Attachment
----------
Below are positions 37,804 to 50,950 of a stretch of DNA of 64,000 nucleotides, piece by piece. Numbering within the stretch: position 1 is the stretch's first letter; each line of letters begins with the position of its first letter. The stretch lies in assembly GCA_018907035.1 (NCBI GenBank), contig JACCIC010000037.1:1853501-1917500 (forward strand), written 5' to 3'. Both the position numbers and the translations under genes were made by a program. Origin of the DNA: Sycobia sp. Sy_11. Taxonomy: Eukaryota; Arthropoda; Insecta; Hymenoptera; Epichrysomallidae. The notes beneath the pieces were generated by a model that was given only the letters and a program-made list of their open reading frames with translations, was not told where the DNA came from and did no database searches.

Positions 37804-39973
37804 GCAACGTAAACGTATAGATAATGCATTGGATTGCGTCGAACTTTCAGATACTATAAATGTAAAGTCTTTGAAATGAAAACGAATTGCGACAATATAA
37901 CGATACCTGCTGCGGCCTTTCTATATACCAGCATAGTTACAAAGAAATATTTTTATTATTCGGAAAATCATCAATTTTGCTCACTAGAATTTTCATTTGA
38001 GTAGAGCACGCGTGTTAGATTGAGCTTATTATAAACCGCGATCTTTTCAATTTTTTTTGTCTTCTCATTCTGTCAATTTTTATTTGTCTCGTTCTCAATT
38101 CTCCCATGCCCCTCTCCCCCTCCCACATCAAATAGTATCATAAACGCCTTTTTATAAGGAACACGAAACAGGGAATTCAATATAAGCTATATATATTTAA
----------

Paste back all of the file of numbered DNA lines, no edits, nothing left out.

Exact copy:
Below are positions 37,804 to 50,950 of a stretch of DNA of 64,000 nucleotides, piece by piece. Numbering within the stretch: position 1 is the stretch's first letter; each line of letters begins with the position of its first letter. The stretch lies in assembly GCA_018907035.1 (NCBI GenBank), contig JACCIC010000037.1:1853501-1917500 (forward strand), written 5' to 3'. Both the position numbers and the translations under genes were made by a program. Origin of the DNA: Sycobia sp. Sy_11. Taxonomy: Eukaryota; Arthropoda; Insecta; Hymenoptera; Epichrysomallidae. The notes beneath the pieces were generated by a model that was given only the letters and a program-made list of their open reading frames with translations, was not told where the DNA came from and did no database searches.

Positions 37804-39973
37804 GCAACGTAAACGTATAGATAATGCATTGGATTGCGTCGAACTTTCAGATACTATAAATGTAAAGTCTTTGAAATGAAAACGAATTGCGACAATATAA
37901 CGATACCTGCTGCGGCCTTTCTATATACCAGCATAGTTACAAAGAAATATTTTTATTATTCGGAAAATCATCAATTTTGCTCACTAGAATTTTCATTTGA
38001 GTAGAGCACGCGTGTTAGATTGAGCTTATTATAAACCGCGATCTTTTCAATTTTTTTTGTCTTCTCATTCTGTCAATTTTTATTTGTCTCGTTCTCAATT
38101 CTCCCATGCCCCTCTCCCCCTCCCACATCAAATAGTATCATAAACGCCTTTTTATAAGGAACACGAAACAGGGAATTCAATATAAGCTATATATATTTAA